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Re: [vox-tech] Unnecessary RDBMS features [was Need your help in recovering database.]
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Re: [vox-tech] Unnecessary RDBMS features [was Need your help in recovering database.]

"Micah J. Cowan" wrote:

> On Thu, Apr 24, 2003 at 01:48:04PM -0700, Tim Riley wrote:
> > Commit/rollback requires that a copy be made of each datum involved
> > in an insert, update, or delete statement. This is very expensive. But
> > why make the copy? I know my insert, update, or delete is the correct
> > thing to do at the time.
> But what about the quite frequent case where what you're doing is the
> correct thing to do *only* if the next transaction you're about to do
> succeeds?
> There are many cases where it would be a bad thing to let the
> transaction you just completed remain effective if the next one
> fails. If the server shuts down right between the two, you are left
> with quirky data.
> Example: suppose you need to insert a customer's order for a set of items in
> your e-commerce solution. Your solution is to add a row to the Order
> table, plus one row in the Ordered_Items table for each item ordered
> (so Shipping can determine what to ship). You link the two by ID in
> another table, so you can find the Ordered_Items by the Order, and
> vice-versa.
> If either the web server or database server goes down while you're
> adding Order_Items, you'll have an incomplete order, with no way of
> knowing that it is incomplete. This is Bad(TM).

Mysql 3.22 has never failed me. (Now running out of disk space would
present a problem, of course, but a frequent grepping of df should
forestall this. But even if it's not prevented, there's no solution anyway.)
But it doesn't take a crash for this event to occur--the customer could
abandon the transaction in the middle. Having commit/rollback doesn't
affect this.

> To make matters worse, there's the following chicken-or-egg problem:
> You want to charge the customer's credit card for the order, but not
> unless you're sure that the order will be in the database

How can the credit card number be selected from the customer's order if
it's not in the database?

> - customers
> get very irate when charged for a service they have not
> received. OTOH, it'd be just as bad to put the order in there, then
> charge the customer, only to find out the credit card info is bad

A credit card rejection is a very natural event in the business world.
The application should be able to handle this with an update statement,
and committing/rollbacking would not affect this.

> , and
> then be unable to delete the order because, right at that very moment,
> the web server crashed

A web server is a stateless machine--no connection is maintained between
mysql and the browser like say ftp. If apache crashed in the middle of an order,

the customer's order will be incomplete with or without commit/rollback.
Moreover, this is the same situation if the customer abandoned the order
in the middle--a very natural business situation.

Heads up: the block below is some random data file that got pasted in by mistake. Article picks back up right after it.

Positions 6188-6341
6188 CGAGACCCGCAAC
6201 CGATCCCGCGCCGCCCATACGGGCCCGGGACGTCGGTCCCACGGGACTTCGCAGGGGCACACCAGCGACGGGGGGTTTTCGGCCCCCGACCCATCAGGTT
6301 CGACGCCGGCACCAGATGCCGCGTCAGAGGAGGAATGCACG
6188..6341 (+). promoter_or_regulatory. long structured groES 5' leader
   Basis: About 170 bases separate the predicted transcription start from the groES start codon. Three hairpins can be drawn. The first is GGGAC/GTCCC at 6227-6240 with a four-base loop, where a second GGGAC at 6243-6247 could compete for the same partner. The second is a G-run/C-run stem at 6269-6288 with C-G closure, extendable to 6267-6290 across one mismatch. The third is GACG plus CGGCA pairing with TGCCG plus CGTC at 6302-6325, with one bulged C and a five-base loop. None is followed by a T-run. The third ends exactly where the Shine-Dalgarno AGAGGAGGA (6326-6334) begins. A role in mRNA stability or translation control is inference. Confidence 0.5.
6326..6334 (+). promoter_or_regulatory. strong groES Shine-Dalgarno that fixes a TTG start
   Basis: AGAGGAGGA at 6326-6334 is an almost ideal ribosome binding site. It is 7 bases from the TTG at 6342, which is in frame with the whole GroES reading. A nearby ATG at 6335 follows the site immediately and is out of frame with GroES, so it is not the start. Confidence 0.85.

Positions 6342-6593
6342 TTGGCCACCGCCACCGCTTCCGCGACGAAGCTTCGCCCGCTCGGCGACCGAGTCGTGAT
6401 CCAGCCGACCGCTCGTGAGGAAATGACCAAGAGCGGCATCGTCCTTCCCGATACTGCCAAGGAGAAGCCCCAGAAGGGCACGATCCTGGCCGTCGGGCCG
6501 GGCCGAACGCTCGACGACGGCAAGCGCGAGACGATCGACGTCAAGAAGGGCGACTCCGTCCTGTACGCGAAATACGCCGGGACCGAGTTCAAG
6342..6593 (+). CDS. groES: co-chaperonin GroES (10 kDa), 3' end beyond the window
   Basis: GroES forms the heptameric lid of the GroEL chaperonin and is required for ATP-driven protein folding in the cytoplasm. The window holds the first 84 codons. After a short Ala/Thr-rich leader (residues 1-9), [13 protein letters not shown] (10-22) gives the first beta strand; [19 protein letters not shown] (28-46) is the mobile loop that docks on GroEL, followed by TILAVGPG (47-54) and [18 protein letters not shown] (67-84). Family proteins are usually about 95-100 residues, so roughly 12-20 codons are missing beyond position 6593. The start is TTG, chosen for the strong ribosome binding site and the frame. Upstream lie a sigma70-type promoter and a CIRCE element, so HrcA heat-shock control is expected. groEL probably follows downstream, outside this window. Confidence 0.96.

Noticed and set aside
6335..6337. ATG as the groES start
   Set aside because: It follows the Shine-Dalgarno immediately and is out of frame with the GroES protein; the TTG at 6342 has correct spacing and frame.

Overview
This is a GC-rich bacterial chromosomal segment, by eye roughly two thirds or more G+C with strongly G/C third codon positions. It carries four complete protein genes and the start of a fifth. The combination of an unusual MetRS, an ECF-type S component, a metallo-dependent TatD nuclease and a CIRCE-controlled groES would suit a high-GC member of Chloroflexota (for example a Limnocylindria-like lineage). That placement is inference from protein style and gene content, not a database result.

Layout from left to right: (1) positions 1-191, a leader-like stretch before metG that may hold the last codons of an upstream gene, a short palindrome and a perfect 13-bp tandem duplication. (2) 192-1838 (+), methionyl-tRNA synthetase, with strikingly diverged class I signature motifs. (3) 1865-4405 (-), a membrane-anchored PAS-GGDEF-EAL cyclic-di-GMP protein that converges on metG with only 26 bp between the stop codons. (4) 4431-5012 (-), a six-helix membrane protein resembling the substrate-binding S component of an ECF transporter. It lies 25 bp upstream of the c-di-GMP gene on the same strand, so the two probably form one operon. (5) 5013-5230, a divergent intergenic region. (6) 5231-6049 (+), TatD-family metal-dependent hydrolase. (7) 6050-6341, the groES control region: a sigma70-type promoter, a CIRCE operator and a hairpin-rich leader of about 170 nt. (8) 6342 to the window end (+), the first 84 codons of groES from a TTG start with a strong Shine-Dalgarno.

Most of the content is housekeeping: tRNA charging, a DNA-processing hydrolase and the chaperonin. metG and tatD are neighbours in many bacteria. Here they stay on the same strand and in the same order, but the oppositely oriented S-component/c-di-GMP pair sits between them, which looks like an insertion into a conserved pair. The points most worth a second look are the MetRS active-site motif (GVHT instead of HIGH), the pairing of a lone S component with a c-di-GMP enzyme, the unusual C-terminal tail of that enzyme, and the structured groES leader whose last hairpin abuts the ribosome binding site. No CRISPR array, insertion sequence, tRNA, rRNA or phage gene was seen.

> , and you have no contextual information to tell
> you later that that order shouldn't be in there because you haven't
> been paid for it yet.

I think the meaning here is that because apache crashed, there's
no paper trail to collect payment.

> The only way I know of to resolve the situation
> is:
>   1. Create the order in the DB.
>   2. Attempt to charge the card.
>   3. If the charge was successful, commit the Order and all the
>      Order_Items.
>   4. If the charge was unsuccessful, rollback.

A credit card authorization rejection should be an update to the
customer or order table as such. The record of the attempted order should
remain in the database to provide customer service to the unfulfilled customer.

> > If I'm making a mistake to the database,
> > I'll fix it when I catch it.
> You must be server-psychic. Can you explain to me how you would catch
> the errors above, in a reliable fassion?

Did you see NBC last night exposing psychic frauds? Anyway, the issues
you raised were either resource failures or natural application events.
If disk resources are monitored and expanded as needed, mysql will
succeed to execute every valid SQL statement. However, if an application
needs to respond to naturally occuring but abnormal business events,
commit/rollback will not help.

> > > I
> > > agree with you that feature creep causes major bloat, which in turn
> > > causes huge opportunities for bloat.
> >
> > If you want to expand on this more, there are other areas of Oracle-like
> > DBMS features that cause unnecessary bloating and headaches.
> Unnecessary is a relative term.

Would you like to talk about locking, tablespaces, or shared memory?

> > > But when you have such an
> > > important feature for guaranteeing data reliability,
> >
> > I'm curious to learn what you consider data reliability to be
> > and how commit/rollback guarantees it.
> See above example. In my experience, commit/rollback is worth its
> weight in gold*
> -Micah
> *Of course, if you took that statement /literally/, you'd probably
>  agree with me, since it doesn't way anything... ;)
> _______________________________________________
> vox-tech mailing list
> vox-tech@lists.lugod.org
> http://lists.lugod.org/mailman/listinfo/vox-tech

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